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### CSE 185 Introduction to Computer Vision

Fitting and Alignment

Correspondence and alignment

- Correspondence: matching points, patches, edges, or regions across images

≈

Fitting and alignment: Methods

- Global optimization / Search for parameters
- Least squares fit
- Robust least squares
- Iterative closest point (ICP)
- Hypothesize and test
- Hough transform
- RANSAC

Hough transform

Good

- Robust to outliers: each point votes separately
- Fairly efficient (much faster than trying all sets of parameters)
- Provides multiple good fits

Bad

- Some sensitivity to noise
- Bin size trades off between noise tolerance, precision, and speed/memory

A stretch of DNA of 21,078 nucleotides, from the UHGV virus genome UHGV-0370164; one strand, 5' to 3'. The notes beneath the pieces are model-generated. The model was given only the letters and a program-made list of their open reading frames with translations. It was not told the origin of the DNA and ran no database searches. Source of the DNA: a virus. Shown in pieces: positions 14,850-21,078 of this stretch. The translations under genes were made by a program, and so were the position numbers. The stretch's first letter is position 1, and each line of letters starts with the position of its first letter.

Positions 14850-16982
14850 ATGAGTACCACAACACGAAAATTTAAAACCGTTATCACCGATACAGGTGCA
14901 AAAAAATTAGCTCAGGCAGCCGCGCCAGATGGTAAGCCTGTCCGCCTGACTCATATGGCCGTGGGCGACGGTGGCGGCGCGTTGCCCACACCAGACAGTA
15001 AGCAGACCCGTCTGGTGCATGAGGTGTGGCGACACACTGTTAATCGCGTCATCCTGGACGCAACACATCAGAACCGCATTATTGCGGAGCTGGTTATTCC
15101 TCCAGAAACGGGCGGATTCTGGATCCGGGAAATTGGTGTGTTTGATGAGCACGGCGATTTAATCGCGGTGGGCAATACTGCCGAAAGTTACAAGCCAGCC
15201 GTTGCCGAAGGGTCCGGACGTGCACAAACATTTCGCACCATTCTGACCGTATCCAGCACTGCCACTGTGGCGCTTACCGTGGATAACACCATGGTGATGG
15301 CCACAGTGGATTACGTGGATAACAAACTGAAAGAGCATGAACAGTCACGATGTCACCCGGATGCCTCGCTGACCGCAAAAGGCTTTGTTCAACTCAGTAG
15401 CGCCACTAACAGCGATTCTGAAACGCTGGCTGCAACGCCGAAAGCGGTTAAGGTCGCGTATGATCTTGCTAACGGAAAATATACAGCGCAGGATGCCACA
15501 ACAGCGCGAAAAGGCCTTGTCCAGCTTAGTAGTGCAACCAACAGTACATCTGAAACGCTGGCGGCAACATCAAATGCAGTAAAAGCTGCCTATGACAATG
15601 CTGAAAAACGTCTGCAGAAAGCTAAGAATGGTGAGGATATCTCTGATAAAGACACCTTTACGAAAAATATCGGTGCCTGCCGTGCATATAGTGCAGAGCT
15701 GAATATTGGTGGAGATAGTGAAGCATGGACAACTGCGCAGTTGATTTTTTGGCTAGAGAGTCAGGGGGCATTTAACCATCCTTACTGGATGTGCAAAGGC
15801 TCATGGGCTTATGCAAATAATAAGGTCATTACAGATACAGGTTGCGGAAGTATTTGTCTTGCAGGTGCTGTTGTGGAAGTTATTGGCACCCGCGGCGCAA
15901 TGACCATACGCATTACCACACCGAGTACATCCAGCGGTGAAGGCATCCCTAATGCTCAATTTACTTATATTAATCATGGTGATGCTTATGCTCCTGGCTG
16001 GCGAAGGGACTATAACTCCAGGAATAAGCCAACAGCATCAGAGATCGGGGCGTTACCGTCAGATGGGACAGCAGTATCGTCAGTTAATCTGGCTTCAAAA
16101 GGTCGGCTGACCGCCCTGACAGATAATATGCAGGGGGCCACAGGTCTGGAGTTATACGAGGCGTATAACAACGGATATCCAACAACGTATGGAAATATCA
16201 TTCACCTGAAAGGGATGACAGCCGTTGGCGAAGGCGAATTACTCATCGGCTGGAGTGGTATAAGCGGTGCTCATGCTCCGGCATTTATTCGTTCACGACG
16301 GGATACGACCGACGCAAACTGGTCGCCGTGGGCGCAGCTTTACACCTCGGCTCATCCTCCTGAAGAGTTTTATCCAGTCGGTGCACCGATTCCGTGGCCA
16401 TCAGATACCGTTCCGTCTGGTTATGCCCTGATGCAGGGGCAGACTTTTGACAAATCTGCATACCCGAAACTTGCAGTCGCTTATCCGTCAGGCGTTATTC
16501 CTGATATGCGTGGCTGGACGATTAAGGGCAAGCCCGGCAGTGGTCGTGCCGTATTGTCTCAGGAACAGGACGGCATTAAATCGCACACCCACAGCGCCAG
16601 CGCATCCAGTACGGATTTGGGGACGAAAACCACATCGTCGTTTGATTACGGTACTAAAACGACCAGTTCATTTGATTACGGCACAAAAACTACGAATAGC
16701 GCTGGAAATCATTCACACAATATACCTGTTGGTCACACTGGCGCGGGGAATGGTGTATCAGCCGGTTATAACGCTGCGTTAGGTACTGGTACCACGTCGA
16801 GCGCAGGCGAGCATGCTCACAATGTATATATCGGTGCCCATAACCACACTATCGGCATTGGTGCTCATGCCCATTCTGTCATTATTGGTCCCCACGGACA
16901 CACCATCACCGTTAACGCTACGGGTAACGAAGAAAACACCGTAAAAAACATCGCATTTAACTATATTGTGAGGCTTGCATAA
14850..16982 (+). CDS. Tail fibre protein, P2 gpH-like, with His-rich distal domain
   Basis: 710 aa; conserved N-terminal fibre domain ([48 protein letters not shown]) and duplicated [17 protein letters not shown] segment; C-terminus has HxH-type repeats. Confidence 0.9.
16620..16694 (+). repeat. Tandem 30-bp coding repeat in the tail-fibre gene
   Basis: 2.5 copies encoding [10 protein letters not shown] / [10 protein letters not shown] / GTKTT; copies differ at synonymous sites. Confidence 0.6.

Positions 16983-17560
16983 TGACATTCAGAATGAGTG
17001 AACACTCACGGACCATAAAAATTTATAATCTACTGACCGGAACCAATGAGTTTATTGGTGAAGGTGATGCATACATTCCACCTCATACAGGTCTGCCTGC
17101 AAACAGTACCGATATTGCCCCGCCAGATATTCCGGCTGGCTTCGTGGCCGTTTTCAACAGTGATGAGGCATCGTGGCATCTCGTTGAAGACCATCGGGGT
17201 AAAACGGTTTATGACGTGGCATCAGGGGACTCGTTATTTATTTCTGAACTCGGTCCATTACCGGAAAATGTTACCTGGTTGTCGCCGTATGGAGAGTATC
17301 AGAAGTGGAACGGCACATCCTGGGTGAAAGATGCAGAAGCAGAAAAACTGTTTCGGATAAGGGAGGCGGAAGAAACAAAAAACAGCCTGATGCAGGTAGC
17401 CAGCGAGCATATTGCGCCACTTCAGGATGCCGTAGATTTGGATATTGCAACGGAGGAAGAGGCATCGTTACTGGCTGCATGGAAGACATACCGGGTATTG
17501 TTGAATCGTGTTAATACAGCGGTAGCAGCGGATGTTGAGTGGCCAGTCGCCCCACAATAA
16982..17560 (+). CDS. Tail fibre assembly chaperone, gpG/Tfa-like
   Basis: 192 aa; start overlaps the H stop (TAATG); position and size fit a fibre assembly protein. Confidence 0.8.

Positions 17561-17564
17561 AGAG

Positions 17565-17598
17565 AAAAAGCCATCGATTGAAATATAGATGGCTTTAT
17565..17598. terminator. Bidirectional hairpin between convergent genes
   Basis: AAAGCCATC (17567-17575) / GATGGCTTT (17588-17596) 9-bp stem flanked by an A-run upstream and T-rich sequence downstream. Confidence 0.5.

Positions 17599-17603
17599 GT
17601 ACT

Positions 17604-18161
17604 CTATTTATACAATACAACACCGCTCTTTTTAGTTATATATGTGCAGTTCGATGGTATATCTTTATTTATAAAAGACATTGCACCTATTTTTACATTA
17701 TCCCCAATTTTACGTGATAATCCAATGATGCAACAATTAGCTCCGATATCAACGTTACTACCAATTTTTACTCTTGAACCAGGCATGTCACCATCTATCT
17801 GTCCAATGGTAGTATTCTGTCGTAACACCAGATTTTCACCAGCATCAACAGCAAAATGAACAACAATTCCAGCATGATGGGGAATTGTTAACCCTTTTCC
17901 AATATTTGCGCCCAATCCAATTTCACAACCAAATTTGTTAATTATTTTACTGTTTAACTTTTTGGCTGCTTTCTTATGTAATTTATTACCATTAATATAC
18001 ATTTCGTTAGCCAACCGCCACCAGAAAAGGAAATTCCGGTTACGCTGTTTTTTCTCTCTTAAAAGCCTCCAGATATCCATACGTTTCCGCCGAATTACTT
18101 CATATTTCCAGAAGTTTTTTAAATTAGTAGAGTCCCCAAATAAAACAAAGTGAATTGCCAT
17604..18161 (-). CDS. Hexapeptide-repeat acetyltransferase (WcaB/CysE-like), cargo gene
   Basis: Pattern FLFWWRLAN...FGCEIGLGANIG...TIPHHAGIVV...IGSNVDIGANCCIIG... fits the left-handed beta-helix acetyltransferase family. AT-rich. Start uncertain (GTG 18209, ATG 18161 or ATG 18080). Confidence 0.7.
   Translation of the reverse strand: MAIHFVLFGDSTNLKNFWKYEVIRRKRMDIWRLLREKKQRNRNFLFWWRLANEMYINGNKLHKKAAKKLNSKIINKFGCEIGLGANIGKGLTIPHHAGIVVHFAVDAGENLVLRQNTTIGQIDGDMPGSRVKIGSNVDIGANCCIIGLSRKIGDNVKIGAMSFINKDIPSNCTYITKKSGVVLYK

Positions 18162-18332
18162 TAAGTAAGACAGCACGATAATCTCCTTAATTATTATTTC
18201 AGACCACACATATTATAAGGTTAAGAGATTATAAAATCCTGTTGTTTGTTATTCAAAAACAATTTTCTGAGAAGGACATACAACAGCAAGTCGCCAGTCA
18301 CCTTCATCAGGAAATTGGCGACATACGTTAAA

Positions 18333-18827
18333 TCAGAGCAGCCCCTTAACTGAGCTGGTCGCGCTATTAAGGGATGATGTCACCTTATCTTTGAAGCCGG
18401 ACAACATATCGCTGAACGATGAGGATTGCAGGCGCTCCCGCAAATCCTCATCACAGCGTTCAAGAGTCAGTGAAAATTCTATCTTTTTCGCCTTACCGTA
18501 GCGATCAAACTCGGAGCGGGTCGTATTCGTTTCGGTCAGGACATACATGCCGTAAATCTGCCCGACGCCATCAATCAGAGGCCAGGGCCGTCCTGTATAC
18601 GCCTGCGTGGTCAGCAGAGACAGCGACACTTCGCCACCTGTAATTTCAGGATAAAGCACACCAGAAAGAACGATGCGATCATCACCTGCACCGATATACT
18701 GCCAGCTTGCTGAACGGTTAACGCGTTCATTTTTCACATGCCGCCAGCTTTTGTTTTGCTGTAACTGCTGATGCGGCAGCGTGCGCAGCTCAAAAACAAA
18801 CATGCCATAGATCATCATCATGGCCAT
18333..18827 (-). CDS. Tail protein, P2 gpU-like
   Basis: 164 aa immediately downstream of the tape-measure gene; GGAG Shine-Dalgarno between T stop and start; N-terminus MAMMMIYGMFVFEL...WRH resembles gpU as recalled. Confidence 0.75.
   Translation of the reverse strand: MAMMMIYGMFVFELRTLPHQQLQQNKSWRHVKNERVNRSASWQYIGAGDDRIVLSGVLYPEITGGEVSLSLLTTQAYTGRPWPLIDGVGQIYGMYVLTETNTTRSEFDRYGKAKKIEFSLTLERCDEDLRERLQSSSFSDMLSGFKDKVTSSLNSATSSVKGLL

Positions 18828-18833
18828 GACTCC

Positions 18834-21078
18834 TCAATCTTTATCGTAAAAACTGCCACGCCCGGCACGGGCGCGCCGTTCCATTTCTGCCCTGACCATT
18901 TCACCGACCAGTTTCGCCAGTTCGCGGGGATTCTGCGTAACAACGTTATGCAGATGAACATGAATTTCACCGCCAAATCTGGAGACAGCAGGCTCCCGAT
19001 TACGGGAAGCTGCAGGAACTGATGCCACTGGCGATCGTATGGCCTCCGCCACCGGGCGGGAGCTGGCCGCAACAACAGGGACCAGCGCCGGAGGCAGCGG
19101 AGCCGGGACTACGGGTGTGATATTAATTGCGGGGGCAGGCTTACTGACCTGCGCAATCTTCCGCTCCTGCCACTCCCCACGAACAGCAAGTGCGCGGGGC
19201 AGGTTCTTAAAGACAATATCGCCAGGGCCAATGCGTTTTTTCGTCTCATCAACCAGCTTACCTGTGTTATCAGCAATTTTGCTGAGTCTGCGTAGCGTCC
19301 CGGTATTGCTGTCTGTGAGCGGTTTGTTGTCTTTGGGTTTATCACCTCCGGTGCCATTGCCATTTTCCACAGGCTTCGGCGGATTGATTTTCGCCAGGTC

- Can be hard to find sweet spot
- Not suitable for more than a few parameters
- grid size grows exponentially

Common applications

- Line fitting (also circles, ellipses, etc.)
- Object instance recognition (parameters are affine transform)
- Object category recognition (parameters are position/scale)

RANSAC

RANdom SAmple Consensus:

Learning technique to estimate

parameters of a model by random

sampling of observed data

Fischler & Bolles in ‘81.

RANSAC

Algorithm:

- Sample (randomly) the number of points required to fit the model
- Solve for model parameters using samples
- Score by the fraction of inliers within a preset threshold of the model

Repeat 1-3 until the best model is found with high confidence

RANSAC

Line fitting example

Algorithm:

- Sample (randomly) the number of points required to fit the model (#=2)
- Solve for model parameters using samples